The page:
The planet is already 1.1°C warmer than in pre-industrial times. July 2021 was the hottest month
ever recorded in 142 years. Despite the pandemic slowdown, 2020 was the hottest year
so far, ending the warmest decade
Betrayal in Glasgow
Summing up widespread views of the recently concluded Glasgow climate summit, former Irish President Mary Robinson
observed, “People will see this as a historically shameful dereliction of duty,… nowhere near enough to avoid climate disaster”.
Quickly enabling greater and more affordable production of and access to COVID-19 medical needs is urgently needed in the South. Such progress will also foster much needed goodwill for international cooperation, multilateralism and sustainable development.
Addressing global warming requires cutting carbon emissions by almost half by 2030! For the Intergovernmental Panel on Climate Change, emissions must fall by 45%
below 2010 levels by 2030 to limit warming to 1.5°C, instead of the 2.7°C now expected.
Current climate mitigation plans will result in a catastrophic 2.7°C world temperature rise
. US$1.6–3.8 trillion is needed
annually to avoid global warming exceeding 1.5°C.
“The outlook for LDCs is grim”. The latest United Nations (UN) assessment
of prospects for the least developed countries (LDCs) notes recent setbacks without finding any silver lining on the horizon.
Half a century ago, LDCs were first officially recognised by a UN General Assembly resolution
. It built on research, analysis and advocacy by the UN Conference on Trade and Development (UNCTAD).
The bogey of inflation has been revived. Dubious pre-pandemic economic progress, fiscal constraints and vaccine apartheid were bad enough. Now, ostensibly anti-inflationary measures also threaten recovery and sustainable development.
Vaccine costs have pushed many developing countries to the end of the COVID-19 vaccination queue, with most low-income ones not even lining up. Worse, less vaccinated poor nations cannot afford fiscal efforts to provide relief or stimulate recovery, let alone achieve Agenda 2030.
The pandemic is pushing back the world’s poorest countries with the least means to finance economic recovery and contagion containment efforts. Without international solidarity, economic gaps will grow again as COVID-19 threatens humanity for years to come.
Instead of a health system striving to provide universal healthcare, a fragmented, profit-driven market ‘non-system’ has emerged. The 1980s’ neo-liberal counter-revolution against the historic 1978 Alma-Ata Declaration
Decades of public health cuts have quietly taken a huge human toll, now even more pronounced with the pandemic. Austerity programmes, by the International Monetary Fund (IMF) and World Bank, have forced countries to cut public spending, including health provisioning.
Hopes for an inclusive global economic recovery are fast fading. As rich countries have done little to ensure poor countries’ access to vaccines and fiscal resources, North-South “fault lines
” will certainly widen.
Enhancing relief, recovery, transformation
While the International Monetary Fund (IMF) has revised
rich countries’ recovery prospects upward, the United Nations (UN) notes formidable challenges, especially for developing countries, due to the pandemic.
Despite facing the world’s worst pandemic of the last century, rich countries in the World Trade Organization (WTO) have blocked efforts to enable more affordable access to the means to fight the pandemic.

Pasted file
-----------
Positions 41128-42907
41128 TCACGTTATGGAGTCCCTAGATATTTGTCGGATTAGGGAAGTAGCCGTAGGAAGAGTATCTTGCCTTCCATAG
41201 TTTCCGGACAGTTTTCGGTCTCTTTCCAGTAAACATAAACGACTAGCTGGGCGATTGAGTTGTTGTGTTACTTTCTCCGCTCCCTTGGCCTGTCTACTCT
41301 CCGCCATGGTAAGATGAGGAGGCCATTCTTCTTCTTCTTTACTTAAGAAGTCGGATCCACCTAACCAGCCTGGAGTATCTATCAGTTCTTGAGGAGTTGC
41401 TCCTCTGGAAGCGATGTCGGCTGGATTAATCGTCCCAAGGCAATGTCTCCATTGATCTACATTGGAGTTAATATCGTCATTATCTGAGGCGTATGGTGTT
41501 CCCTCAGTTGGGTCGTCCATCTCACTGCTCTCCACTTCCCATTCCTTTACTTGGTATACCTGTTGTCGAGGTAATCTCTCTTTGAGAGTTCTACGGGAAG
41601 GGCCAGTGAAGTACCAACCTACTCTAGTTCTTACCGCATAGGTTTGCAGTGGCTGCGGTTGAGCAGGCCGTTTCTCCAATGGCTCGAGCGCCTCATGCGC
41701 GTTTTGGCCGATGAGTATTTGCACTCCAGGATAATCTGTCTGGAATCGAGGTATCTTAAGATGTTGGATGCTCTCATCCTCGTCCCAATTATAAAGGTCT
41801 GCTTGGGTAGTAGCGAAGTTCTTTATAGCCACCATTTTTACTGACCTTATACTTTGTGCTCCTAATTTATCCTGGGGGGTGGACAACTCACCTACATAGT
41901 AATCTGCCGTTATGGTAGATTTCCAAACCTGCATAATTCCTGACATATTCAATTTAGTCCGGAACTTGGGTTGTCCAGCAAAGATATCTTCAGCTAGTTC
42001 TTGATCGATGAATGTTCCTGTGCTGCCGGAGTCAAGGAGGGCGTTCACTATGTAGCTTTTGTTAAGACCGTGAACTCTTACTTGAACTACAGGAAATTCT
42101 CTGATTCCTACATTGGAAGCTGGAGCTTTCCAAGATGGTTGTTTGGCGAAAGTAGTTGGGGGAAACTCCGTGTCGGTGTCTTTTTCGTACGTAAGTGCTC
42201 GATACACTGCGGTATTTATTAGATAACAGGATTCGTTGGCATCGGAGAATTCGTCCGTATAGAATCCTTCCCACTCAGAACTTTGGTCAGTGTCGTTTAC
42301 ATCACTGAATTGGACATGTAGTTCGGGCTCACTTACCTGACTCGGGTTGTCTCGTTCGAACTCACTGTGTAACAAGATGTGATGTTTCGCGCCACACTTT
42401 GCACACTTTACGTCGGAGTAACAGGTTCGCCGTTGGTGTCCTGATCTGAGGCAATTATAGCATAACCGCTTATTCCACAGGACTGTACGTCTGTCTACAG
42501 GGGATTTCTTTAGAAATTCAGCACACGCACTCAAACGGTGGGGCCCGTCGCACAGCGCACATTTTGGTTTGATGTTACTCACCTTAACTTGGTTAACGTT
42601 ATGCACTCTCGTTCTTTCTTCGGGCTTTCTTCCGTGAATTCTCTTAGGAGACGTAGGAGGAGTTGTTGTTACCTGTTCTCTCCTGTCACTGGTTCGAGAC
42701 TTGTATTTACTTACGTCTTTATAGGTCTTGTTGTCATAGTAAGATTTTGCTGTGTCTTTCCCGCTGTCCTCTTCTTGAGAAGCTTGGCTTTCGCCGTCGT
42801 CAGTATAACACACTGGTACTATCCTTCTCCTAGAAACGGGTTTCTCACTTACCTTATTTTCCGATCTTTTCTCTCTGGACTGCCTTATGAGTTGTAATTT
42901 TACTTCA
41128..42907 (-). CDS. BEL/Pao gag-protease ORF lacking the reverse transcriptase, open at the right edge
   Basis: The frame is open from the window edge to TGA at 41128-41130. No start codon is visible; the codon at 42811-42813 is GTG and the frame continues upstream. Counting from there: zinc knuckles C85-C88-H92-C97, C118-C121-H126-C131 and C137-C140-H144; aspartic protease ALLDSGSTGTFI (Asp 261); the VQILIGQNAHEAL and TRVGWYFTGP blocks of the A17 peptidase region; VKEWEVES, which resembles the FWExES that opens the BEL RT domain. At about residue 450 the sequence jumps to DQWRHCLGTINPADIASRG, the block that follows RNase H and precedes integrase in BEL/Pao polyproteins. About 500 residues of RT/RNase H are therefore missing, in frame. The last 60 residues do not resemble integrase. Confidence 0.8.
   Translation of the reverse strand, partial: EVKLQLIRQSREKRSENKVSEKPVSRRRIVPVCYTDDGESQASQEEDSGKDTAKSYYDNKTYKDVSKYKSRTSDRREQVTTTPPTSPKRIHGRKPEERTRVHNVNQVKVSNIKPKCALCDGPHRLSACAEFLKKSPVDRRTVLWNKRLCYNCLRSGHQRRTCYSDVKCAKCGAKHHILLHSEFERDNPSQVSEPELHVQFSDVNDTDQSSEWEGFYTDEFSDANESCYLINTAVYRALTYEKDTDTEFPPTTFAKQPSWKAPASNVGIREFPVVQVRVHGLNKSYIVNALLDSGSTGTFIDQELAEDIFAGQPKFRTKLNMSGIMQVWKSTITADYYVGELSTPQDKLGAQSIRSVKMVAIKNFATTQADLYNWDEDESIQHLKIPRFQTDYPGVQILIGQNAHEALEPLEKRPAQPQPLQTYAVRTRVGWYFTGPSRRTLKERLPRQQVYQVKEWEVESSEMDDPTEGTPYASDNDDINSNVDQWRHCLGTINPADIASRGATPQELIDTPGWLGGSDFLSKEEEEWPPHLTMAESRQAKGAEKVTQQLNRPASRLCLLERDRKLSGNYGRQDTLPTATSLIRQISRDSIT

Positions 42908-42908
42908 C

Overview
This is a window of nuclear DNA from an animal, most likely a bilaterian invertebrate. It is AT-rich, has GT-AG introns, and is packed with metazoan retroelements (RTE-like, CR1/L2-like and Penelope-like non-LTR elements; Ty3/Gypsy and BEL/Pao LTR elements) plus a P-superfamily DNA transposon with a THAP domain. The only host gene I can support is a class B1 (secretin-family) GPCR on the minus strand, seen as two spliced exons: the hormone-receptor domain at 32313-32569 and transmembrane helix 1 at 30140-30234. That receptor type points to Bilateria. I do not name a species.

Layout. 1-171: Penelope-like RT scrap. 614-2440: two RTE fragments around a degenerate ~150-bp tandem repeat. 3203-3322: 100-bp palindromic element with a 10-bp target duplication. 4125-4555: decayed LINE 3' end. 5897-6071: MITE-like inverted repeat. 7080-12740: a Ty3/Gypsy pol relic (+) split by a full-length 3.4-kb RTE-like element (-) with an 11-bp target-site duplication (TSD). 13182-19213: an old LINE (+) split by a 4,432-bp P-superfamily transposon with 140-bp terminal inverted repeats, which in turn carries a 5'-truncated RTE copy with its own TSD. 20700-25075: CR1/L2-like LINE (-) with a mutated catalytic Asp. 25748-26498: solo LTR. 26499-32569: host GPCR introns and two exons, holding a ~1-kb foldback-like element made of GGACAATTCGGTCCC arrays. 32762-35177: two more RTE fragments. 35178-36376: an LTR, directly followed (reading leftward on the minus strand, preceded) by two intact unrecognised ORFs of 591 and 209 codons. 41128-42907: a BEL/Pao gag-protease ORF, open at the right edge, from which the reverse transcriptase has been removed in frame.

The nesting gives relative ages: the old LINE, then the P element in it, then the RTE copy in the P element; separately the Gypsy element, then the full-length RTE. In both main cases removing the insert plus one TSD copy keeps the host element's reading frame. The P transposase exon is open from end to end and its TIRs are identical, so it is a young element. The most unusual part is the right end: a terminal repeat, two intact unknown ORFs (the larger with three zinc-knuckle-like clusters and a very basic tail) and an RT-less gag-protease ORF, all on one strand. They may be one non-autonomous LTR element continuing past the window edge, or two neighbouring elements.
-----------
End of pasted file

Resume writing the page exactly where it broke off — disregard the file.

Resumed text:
‘No one is protected from the global pandemic until everyone is’ has become a popular mantra. But vaccine apartheid worldwide, due to rich countries’ policies, has made COVID-19 a developing country pandemic
, delaying its end and global economic recovery.
As rich countries have delayed contagion containment, including mass vaccination, in developing countries, much weaker fiscal efforts in the South have worsened the growing world pandemic apartheid
Too many have swallowed the myth that lowering corporate income tax (CIT) is necessary to attract foreign direct investment (FDI) for growth. Although contradicted by their own research, this lie has long been promoted by influential international economic institutions.
COVID-19 has become a “developing country pandemic
”, retreating from the North’s mass vaccination. With developing countries heavily handicapped, the International Monetary Fund (IMF) warns
of a “dangerous [new] divergence”.
Last week, the largest rich countries, home to most major transnational corporations (TNCs), agreed to a global minimum corporate income tax (GMCIT) rate. But the low rate proposed and other features will deprive developing countries of their just due yet again.
With the pandemic setting back past, modest and uneven progress, huge disparities in containing COVID-19 and financing government efforts are widening the North-South gap and other inequalities once again.
Pandemic relief measures in developing countries have been limited by modest resources, fear of financial market discipline and policy mimicry. COVID-19 has triggered not only an international public health emergency, but also a global economic crisis, setting back decades of uneven progress
, especially in developing countries.
Failure to sufficiently accelerate comprehensive efforts to contain COVID-19 contagion has greatly worsened the catastrophe in developing countries. Grossly inadequate financing of relief, recovery and reform efforts has also further set back progress, including sustainable development.
US Treasury Secretary Janet Yellen has urged
all governments to support a global minimum corporate tax rate of at least 21%. The US is working with other G20 nations to get other countries to end the “thirty-year race to the bottom on corporate tax rates”.